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A loader digs into a 120,000-ton pile of beets that was hard-frozen with ventilation, then covered with insulation, and finally “shrink-wrapped” with plastic. About 1.5 feet of deteriorated beets on the tops of piles insulate the rest, which is frozen to the top. Photo taken June 5, 2018, at Wahpeton, N.D. (Forum News Service/Agweek/Mikkel Pates)

Minn-Dak Farmers Co-op to miss beet slice schedule by a month

WAHPETON, N.D. — Minn-Dak Farmers Cooperative was supposed to have been done slicing sugar beets June 5, but is expected to continue through the end of the month — perhaps into July.

That's due to a large 2017 crop and an expensive equipment breakdown in March.

Kurt Wickstrom

"Here we sit. It's June 5 and we're still slicing beets," says Kurt Wickstrom, Minn-Dak president and CEO. "I think we have 240,000 tons to slice."

The company typically tries to size the storage piles for a May 20 end-date. The board projected the longer campaign based on a 9,700-ton-per-day slice to accommodate a 30.5-ton per-acre crop.

No backup

Things were going fine until the company's diffusion tower broke down in mid-March, interrupting processing for about 13 days. That was followed by the third-warmest May on record.

A diffusion tower is a key component of the factory that extracts about 85 percent of the sugar and there is only one per factory — no backup. Beet cossettes — slices of beets — go into the bottom of the tower, which is a vessel that is about 35 feet wide and 115 feet tall. It works like a big grain auger, with flighting that slowly lifts the beet pulp up as hot water cascades down, flowing through and removing the sugar. When the pulp comes out the top, it is dried and sold as livestock feed.

When full, the tower holds 3,000 tons of compressed pulp.

A big 2017 crop, followed by the failure of Minn-Dak Farmers Cooperative’s “diffusion tower” cost 13 days of downtime in March."When your diffusion tower fails, your whole factory stops because you don't have a backup diffusion tower," he says. Components in the bottom third of the tower had to be replaced.

BMA, the German manufacturer who made the tower, last summer had done a detailed inspection and concluded it was in good shape. "None of us could have anticipated it," Wickstrom says of the failure. A cause has not been determined.

Wickstrom praised the Minn-Dak staff and the repair teams for getting the piece repaired in 13 days, rather than the 30-day norm. BMA had a technician on-site within 36 hours of the failure.

BMA air-freighted a new set of bottom screens from Germany to fit the factory's unique size. Other equipment was twisted and custom-made at machine shops "from Winnipeg to Minneapolis," Wickstrom said. Two crews of 20 outside contractors were on site 24 hours a day, taking broken pieces out of the tower and putting in new pieces as they arrived.

Wickstrom was "very disappointed that it failed, but we did everything we possibly could to minimize the downside," he says.

About 130,000 tons of beets would have been processed through that down time. Minn-Dak had expected to process 2.56 million tons but now expect to slice 2.43 million to 2.46 million tons.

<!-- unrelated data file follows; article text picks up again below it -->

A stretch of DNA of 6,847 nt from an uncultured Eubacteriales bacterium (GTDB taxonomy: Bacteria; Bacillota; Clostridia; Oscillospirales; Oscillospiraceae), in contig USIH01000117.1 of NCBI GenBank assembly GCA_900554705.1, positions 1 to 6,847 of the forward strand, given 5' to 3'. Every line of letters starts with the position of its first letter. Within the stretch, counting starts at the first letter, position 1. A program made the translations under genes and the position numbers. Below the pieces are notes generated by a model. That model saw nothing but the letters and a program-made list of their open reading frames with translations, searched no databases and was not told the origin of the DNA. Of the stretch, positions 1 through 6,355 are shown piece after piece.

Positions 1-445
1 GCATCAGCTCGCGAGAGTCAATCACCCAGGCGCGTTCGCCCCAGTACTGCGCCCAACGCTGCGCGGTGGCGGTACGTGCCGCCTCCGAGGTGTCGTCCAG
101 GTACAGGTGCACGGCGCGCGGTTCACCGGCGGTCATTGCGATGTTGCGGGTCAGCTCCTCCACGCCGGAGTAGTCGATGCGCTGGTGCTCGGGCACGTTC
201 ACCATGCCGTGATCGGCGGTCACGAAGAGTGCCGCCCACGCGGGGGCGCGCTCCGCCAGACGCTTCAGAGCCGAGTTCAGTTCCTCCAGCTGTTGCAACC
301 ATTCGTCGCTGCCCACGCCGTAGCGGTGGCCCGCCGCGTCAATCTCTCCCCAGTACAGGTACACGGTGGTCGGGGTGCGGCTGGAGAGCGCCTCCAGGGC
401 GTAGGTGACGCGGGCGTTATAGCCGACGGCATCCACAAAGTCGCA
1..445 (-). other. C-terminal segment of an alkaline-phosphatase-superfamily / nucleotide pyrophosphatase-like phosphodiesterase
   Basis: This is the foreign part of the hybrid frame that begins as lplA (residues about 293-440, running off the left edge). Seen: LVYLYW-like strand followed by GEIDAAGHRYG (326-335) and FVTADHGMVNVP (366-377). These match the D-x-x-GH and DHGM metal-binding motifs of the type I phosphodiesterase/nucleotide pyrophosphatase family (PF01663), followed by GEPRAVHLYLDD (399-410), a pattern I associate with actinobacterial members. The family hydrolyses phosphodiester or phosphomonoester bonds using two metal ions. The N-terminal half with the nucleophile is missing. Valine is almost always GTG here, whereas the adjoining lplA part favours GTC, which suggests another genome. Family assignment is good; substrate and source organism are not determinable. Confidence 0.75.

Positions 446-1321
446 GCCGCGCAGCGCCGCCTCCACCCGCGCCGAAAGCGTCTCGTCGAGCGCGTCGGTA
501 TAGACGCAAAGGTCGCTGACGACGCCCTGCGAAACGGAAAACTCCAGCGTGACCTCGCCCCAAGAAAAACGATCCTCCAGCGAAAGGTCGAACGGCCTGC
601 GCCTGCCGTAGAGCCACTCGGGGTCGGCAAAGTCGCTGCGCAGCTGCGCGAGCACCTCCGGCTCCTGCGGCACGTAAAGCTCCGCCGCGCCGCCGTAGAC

Another month

The good news is the beets are storing better than expected.

Beets on a covered pile at Minn-Dak Farmers Cooperative show white claw marks, indicating they’re still frozen.In mid-May, a pile at the factory that was simply covered in plastic had about a foot deep of deteriorated beets on the top — "empty carcasses" — and that insulated the beets below. Even after 90-degree days in May, the piles are "frozen to the top," insulated by a slimy layer of 1.5 feet of deteriorated beets on the surface.

The company is working on its final exterior pile and then will go to its three sheds with 80,000 tons each. Minn-Dak for the first time leased "chillers" to keep the beets in those sheds frozen. "We added a chiller system to the middle shed five weeks ago, and when we opened the doors to put the chiller in that shed, there were ice chunks on the floor," Wickstrom says.

"We had a nice cold winter to get them frozen very hard. That's certainly helping us now and paying off," he said.

Some of the cost may be covered by insurance, but final estimates on that won't come until September or October.

Last November, Minn-Dak projected a "conservative" $32.50 per ton for the 2017 crop, based on average quality sugar. The company made an interim payment June 1 based on $30 per ton for average quality beets.

He doesn't anticipate changing that payment from the $30 to $32.50 per ton range, even with the costs of the breakdown. Shareholder costs vary, and most growers can break even or better at $32 a ton, he said.

Two unknowns

The two big unknowns are whether the beets will store for 25 to 30 days and how much and how quickly Minn-Dak's insurance company will cover the multi-million dollar repairs. "It's obviously a very large claim," Wickstrom says, but the company insures other beet cooperatives and "we're optimistic they'll be fair."

The delayed slice campaign will mean the company's 2018 crop harvest date will be around Sept. 18. Over the past five years, the harvest at times has started as early as late August.

Typically, harvest starts from the third week in August until mid-September, depending on crop size and development.

The co-op also cut back 2018 acres to 88,000 planted acres, down from 95,000 acres in 2017. That assumes 30-ton per-acre average yield that growers have achieved over the past three years.

American Crystal Sugar Co., based in Moorhead, Minn., completed its slice May 23. They harvested more than 12 million tons, a record, and started processing in their five factories on Aug. 17, "It was a very good storage year," said Brian Ingulsrud, vice president for agriculture. "We had a cooler than normal spring which really helped for good storage of the beets."